One of the peaceful Michigan protesters was Karl Manke, a 77-year-old barber in Owosso, a town of 15,000 people in central Michigan. A judge in Michigan’s Shiawassee County issued an order that Manke’s barber shop “shall be locked and closed,” and agents from the state attorney general’s office showed up in Owosso to enforce the order.

Manke appealed that decision to the Michigan Supreme Court, which summarily overturned it last Friday. The order shutting Manke’s barber shop without full briefing and argument was “extraordinary” and “inexplicable,” Justice David Viviano wrote.

“Courts decide legal questions according to the rule of law,” Justice Viviano continued. “One hopes that this great principle -- essential to any free society, including ours -- will not itself become yet another casualty of COVID-19.”

In Altamahaw, North Carolina, population 347, Ace Speedway was the scene of stock-car racing last weekend for over 2,000 spectators. The crowd that half-filled the 5,000-seat bleachers was far in excess of the 25-person limit imposed by Democratic Governor Roy Cooper, whose antics are preventing the Republican Convention from meeting in Charlotte in late August.

A sign outside the speedway advertised: “This Event is held in Peaceful Protest of Injustice and Inequality Everywhere.” The Alamance County Sheriff refused to issue a citation because, he said, “my citizens have basically been singled out for the same alleged violations that are occurring all over the State of North Carolina.”

One after another, so-called experts on public health have been proven wrong and forced to revise their earlier statements. The latest about-face comes from the discredited World Health Organization (WHO) which admitted on Monday that it is actually “very rare” to catch COVID-19 from an asymptomatic carrier -- someone who is not coughing or sneezing droplets into the air.

“We have a number of reports from countries who are doing very detailed contact tracing,” the WHO spokesman explained. “They’re following asymptomatic cases, they’re following contacts and they’re not finding secondary transmission onward.”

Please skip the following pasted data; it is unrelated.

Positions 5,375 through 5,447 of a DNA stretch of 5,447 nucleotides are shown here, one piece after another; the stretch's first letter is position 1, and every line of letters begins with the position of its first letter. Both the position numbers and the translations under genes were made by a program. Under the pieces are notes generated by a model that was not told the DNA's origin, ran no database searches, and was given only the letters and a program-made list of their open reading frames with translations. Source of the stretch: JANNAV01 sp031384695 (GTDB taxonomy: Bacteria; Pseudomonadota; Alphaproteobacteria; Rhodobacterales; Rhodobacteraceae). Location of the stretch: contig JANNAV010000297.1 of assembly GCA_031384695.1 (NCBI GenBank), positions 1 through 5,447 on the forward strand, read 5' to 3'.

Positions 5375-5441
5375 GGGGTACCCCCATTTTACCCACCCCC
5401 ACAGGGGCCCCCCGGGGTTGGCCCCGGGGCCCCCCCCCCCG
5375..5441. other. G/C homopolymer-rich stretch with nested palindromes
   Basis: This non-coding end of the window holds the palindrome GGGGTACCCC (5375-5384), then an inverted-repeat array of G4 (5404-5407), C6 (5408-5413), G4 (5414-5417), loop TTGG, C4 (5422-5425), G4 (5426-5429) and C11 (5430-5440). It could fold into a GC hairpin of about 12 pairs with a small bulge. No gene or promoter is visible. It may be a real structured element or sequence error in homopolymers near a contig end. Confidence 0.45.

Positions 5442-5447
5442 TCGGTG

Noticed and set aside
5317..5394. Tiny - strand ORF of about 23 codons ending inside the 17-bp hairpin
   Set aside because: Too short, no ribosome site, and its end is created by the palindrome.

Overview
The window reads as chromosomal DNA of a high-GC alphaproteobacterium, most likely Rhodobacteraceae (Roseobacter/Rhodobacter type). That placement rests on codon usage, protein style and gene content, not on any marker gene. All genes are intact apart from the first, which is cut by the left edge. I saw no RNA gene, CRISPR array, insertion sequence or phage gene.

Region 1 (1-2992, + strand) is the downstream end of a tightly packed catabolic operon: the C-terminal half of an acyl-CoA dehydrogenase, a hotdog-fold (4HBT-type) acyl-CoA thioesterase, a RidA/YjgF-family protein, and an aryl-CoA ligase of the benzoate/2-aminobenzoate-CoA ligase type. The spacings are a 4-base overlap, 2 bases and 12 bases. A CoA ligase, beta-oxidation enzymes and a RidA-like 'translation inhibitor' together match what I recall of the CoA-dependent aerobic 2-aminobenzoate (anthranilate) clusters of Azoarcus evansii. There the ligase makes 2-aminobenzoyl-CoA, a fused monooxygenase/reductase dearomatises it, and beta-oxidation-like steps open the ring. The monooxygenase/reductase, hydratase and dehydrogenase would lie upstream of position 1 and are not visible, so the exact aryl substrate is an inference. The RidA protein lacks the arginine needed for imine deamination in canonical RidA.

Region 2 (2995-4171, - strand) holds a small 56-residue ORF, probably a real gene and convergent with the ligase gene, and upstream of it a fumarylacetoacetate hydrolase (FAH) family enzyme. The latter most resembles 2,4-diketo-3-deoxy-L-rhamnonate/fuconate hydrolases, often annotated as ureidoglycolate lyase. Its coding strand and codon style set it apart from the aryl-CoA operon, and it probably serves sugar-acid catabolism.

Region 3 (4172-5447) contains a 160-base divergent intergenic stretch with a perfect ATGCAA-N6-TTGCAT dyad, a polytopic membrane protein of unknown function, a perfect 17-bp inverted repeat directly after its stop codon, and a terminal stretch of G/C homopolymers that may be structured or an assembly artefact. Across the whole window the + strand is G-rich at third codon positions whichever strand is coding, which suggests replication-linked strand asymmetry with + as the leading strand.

That contradicts the main reason that was given to justify the nationwide shutdown of our economy: fear of infection from people who do not appear to be sick. In the immortal words of Gilda Radner, who was a regular on Saturday Night Live in the 1970s, “Never mind!”

The two most distinguished medical journals in the world are The Lancet, which is based in England, and The New England Journal of Medicine. Last week both journals were forced to retract studies purporting to show that hydroxychloroquine, the same drug that President Trump took (in combination with zinc) to prevent COVID-19, was not only useless but harmful, and even resulted in death.

Both studies claimed to rely on data from many countries around the world, but when suspicious researchers asked to see the raw data, the authors refused to reveal it. These leading medical journals rushed into print with articles that were obviously intended to embarrass President Trump.

Although hydroxychloroquine is approved for off-label use to treat and prevent COVID-19, a number of federal and state restrictions have made it hard to get, even with a doctor’s prescription. Over 35 states have limited its availability, and five states have rules that prohibit doctors from prescribing the drug as a preventive measure.

John and Andy Schlafly are sons of Phyllis Schlafly (1924-2016) and lead the continuing Phyllis Schlafly Eagles organizations with writing and policy work. These columns are also posted on pseagles.com.

Tuesday, June 2, 2020

Whatever Happened to Social Distancing?

The Phyllis Schlafly Report
By John and Andy Schlafly

For 10 weeks, law-abiding Americans submitted to the demands of so-called experts to maintain a 6-foot distance from our friends, relatives, and fellow human beings. That meant familiar gathering places such as restaurants, bars, hotels, and sports arenas had to close and remain closed indefinitely, causing economic hardship to millions.

When a few hundred law-abiding citizens, some lawfully carrying their personal weapons, marched in front of the Michigan state capitol to protest the nation’s most extreme stay-at-home order, liberals feigned outrage.